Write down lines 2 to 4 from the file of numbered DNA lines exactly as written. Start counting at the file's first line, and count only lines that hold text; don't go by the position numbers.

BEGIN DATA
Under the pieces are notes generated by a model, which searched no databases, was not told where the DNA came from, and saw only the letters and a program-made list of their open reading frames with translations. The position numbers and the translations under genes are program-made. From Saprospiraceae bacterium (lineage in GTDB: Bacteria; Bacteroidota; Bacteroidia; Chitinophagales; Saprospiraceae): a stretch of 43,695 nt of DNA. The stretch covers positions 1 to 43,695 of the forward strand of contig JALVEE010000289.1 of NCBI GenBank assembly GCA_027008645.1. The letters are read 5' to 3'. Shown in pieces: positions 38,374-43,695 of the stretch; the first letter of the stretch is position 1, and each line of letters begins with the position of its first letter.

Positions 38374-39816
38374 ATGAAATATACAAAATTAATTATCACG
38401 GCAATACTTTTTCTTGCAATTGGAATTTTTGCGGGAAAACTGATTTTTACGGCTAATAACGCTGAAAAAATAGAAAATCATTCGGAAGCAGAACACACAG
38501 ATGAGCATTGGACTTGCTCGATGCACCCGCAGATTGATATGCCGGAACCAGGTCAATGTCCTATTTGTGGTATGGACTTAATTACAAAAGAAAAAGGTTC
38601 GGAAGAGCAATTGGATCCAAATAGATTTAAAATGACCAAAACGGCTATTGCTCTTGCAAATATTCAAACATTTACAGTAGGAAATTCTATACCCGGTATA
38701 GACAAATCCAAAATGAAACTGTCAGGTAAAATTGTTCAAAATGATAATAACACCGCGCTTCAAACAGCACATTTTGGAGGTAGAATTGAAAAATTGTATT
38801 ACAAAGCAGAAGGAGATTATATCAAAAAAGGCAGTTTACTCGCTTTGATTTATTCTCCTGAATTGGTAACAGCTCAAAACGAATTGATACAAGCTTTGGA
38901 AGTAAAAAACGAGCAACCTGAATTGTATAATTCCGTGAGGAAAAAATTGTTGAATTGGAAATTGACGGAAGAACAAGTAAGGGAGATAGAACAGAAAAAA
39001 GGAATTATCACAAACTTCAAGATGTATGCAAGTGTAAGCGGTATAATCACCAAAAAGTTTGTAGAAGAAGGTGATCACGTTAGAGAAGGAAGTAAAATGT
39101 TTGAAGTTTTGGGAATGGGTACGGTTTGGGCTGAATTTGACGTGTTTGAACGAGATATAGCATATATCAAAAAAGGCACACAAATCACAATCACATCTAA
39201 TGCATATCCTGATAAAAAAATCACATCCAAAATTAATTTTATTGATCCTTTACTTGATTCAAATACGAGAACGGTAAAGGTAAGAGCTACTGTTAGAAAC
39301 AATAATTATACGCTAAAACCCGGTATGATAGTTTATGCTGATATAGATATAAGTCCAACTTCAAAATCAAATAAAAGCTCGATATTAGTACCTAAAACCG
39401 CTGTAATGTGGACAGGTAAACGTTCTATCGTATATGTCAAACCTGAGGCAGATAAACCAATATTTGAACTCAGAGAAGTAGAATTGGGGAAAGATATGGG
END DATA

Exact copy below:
Positions 38374-39816
38374 ATGAAATATACAAAATTAATTATCACG
38401 GCAATACTTTTTCTTGCAATTGGAATTTTTGCGGGAAAACTGATTTTTACGGCTAATAACGCTGAAAAAATAGAAAATCATTCGGAAGCAGAACACACAG